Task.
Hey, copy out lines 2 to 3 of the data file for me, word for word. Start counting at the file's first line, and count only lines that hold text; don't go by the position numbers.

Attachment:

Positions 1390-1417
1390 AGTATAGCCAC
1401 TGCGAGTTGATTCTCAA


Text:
1390 AGTATAGCCAC
1401 TGCGAGTTGATTCTCAA